Are Video Games Keeping You Unemployed?

Are Video Games Keeping You Unemployed?

Video games keep getting more complex and visually appealing, so it’s no wonder more people are drawn to them nowadays. But this new era of compelling digital entertainment could have a dark side for unemployed young men.

Photo by AminaResheidat.

It might sound like something an old man shouts from his rocking chair, but kids these days appear to be more interested in escapism than diving into the job market. A preliminary report from economists at Princeton, the University of Rochester and the University of Chicago suggests a strong link between electronic leisure activities and unemployment rates for men in their 20s.

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According to their data, the employment rate for young men without a university education has dropped considerably since 2000, and a lot of these unemployed men aren’t married and live with their parents or other family members. No work and no responsibility means they have more time for leisure activities, and gaming takes up 75 per cent of that time. In fact, the report suggests that up to 1/3 of the decline in work hours done by men in this group can be attributed to the increased use of technology for entertainment. Essentially, a lot of young, non-university educated men are living in their parents’ basement playing video games all day. But why?

For starters, the study points to video games getting more and more sophisticated as time goes on. Gaming is now a multi-billion dollar industry filled with beautiful, engaging games that can take upwards of 100 hours to complete. It’s much easier to get lost in an immersive, virtual world than it used to be. But it isn’t just about how amazing video games are now. As Erik Hurst, one of the report’s lead authors, explained in an interview with Econ Focus, living a leisure lifestyle is also a little easier than it was before:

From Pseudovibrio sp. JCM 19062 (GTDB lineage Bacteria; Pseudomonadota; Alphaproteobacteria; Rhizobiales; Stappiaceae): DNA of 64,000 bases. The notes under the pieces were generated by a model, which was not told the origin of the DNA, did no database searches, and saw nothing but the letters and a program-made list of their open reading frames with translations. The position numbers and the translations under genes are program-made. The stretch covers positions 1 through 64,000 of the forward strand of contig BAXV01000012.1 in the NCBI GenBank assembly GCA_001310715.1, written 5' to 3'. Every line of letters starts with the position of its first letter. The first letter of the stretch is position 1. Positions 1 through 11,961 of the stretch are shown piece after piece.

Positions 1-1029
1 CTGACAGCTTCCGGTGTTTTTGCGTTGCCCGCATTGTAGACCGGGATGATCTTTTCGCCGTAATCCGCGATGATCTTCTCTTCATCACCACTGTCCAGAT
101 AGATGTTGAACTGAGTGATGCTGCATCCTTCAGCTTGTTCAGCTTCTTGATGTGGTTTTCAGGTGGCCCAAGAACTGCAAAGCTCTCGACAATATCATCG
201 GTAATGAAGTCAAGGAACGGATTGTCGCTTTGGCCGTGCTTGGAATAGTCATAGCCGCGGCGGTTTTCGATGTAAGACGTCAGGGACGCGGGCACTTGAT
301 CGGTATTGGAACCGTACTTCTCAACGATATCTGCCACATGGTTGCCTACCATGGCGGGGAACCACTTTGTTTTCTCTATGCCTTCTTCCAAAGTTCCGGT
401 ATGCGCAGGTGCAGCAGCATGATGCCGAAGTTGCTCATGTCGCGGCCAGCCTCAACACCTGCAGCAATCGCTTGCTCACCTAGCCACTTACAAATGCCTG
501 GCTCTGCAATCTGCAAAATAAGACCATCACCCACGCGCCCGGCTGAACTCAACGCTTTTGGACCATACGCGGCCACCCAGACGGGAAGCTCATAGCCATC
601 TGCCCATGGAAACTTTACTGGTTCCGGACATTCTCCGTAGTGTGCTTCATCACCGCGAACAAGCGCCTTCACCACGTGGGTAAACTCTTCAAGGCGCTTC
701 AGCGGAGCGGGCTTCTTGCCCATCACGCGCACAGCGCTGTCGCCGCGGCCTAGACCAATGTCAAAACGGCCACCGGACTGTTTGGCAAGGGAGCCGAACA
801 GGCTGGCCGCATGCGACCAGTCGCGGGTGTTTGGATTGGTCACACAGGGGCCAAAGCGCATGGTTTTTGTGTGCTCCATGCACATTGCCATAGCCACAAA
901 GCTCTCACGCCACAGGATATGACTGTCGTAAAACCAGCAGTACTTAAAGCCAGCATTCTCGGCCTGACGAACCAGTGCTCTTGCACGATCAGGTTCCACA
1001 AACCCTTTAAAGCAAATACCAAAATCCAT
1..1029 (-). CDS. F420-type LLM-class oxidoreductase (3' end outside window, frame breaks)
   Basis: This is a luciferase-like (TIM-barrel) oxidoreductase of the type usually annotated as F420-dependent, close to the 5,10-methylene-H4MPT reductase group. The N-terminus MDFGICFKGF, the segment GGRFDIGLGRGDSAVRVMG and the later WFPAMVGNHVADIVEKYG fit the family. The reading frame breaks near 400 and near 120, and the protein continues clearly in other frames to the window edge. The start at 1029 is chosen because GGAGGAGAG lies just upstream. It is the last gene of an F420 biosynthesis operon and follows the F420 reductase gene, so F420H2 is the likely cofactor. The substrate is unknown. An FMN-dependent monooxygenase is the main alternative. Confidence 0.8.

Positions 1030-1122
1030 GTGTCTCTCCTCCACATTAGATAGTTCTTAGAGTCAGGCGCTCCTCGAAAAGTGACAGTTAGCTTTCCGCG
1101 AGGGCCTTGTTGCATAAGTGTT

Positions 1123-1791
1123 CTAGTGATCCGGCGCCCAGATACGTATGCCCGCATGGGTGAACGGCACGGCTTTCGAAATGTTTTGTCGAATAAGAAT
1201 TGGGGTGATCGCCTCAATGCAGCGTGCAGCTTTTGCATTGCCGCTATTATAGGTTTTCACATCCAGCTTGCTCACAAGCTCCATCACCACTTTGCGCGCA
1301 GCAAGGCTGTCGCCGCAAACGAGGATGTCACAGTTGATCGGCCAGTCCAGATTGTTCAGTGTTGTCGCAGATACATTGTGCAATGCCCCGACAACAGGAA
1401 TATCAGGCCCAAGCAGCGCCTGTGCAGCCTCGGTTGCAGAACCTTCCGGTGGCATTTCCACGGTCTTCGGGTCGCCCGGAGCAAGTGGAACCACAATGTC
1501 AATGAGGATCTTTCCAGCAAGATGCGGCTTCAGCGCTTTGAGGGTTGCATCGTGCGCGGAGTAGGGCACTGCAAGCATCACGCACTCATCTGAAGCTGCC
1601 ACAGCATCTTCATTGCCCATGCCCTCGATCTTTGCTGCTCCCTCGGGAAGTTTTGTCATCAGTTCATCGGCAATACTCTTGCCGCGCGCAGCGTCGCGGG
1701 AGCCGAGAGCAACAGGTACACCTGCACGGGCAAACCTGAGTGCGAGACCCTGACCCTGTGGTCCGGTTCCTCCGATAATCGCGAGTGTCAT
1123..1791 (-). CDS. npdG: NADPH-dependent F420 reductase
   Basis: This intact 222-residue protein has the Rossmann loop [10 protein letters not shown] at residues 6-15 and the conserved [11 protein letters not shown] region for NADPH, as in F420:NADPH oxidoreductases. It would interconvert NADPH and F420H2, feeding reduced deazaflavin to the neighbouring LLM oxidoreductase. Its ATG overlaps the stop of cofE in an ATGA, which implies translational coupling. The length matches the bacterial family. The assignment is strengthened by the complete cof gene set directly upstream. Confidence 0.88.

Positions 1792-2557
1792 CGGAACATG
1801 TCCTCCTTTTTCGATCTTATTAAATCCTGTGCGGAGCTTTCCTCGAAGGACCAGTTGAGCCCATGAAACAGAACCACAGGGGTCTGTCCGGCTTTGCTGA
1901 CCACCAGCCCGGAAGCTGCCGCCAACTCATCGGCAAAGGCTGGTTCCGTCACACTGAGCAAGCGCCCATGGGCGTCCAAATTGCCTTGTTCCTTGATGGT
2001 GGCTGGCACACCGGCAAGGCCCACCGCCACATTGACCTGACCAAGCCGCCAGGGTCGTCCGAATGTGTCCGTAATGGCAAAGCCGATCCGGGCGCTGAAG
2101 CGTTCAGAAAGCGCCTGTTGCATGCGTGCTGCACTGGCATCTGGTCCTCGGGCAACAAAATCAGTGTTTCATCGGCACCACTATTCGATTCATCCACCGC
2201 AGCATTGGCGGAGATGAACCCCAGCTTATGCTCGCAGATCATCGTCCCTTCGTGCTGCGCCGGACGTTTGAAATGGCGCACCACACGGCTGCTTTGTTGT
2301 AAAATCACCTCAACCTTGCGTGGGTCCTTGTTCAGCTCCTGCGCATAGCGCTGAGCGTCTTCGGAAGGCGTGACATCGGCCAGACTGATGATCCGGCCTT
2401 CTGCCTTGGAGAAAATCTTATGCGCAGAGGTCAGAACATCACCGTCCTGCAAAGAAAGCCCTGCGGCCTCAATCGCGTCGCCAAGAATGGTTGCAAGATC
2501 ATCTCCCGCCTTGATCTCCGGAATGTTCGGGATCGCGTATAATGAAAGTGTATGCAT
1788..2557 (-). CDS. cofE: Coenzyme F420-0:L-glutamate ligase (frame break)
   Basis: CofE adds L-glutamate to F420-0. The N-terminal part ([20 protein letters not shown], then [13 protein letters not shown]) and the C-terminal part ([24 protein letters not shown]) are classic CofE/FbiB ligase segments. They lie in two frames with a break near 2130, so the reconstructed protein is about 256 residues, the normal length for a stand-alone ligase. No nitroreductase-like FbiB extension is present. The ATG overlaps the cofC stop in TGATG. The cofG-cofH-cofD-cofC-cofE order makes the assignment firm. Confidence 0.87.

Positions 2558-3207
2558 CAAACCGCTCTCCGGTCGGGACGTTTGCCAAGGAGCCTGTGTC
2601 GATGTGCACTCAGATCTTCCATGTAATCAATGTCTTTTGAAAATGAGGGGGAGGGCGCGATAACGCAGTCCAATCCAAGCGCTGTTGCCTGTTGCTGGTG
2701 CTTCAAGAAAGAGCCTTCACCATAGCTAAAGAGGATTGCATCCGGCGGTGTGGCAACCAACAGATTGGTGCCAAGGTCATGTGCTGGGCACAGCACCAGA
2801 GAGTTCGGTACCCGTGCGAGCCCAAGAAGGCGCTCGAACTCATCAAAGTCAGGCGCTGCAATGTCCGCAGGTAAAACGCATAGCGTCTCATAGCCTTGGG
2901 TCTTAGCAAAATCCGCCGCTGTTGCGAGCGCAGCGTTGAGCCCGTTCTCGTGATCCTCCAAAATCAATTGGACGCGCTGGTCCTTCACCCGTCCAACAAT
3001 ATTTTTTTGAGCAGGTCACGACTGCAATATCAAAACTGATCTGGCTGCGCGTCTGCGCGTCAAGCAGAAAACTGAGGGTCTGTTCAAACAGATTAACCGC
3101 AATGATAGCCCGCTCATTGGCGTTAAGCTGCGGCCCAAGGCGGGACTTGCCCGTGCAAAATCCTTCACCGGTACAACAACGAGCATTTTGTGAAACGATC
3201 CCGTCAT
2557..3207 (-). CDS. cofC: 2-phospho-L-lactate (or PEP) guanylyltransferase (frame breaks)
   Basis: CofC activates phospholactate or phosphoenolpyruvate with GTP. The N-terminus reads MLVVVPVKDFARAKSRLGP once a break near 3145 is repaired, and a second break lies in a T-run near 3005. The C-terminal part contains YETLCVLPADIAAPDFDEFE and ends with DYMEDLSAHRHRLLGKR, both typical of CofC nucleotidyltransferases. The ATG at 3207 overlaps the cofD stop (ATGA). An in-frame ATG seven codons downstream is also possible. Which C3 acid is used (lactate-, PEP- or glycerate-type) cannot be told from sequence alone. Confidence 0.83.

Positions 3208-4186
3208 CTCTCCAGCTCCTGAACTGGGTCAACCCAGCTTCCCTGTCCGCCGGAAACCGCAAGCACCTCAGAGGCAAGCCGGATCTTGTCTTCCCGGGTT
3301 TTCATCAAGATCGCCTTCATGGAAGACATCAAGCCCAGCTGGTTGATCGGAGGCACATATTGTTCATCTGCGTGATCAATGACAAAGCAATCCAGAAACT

In 1980, if you were in your 20s and you weren’t working, you were pretty isolated. You were sitting by yourself. You could watch a few channels on TV but no one else was out there. Now if you’re not working, you could be online on social media or you could be playing video games in an interactive way, things that make not working more attractive than before. And those video games and leisure goods generally are relatively cheap compared to what they were in 1980. So when you’re making your choice of working relative to your reservation wage, your reservation wage has gone up some because the outside option of not working is a lot more attractive.

You don’t require a workplace to interact with people any more, so there’s much less of a social drive when it comes to job searching. And gaming gives you instant gratification and a sense of reward every time you sit down to play. Everything you need is right at home — satisfaction, social interaction and purpose — and it’s cheap to boot. I mean, who wouldn’t honestly enjoy some extended, responsibility-free down time to play games, watch movies and read books? Heck, I know I’d disappear headfirst into Persona 5 for a few weeks if I wasn’t working right now.

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Still, it’s best not to jump to conclusions based on this data alone, especially since this study is preliminary and has yet to appear in a peer-reviewed journal. Despite the apparent link between the two, video games are certainly not the sole cause of unemployment for young men. They are more likely a side effect of the current economic state, as well as the ever-increasing popularity of gaming in our culture. Basically, video games are a fun way to pass the time and feel good about yourself when you have too much free time forced into your life.

That said, it’s not a bad idea to treat this as a cautionary tale. Escapism has it’s benefits, sure, but too much of it takes time and energy away from more productive ventures, like taking care of essentials and job searching. There’s no need to give up on gaming, but it couldn’t hurt to take a look at how much you actually play. If you aren’t getting any traction in your professional life, maybe it’s time to cut back and use that time for something more advantageous. After all, if you spend most of your time saving virtual worlds, you won’t have the time to aggressively pursue saving your own.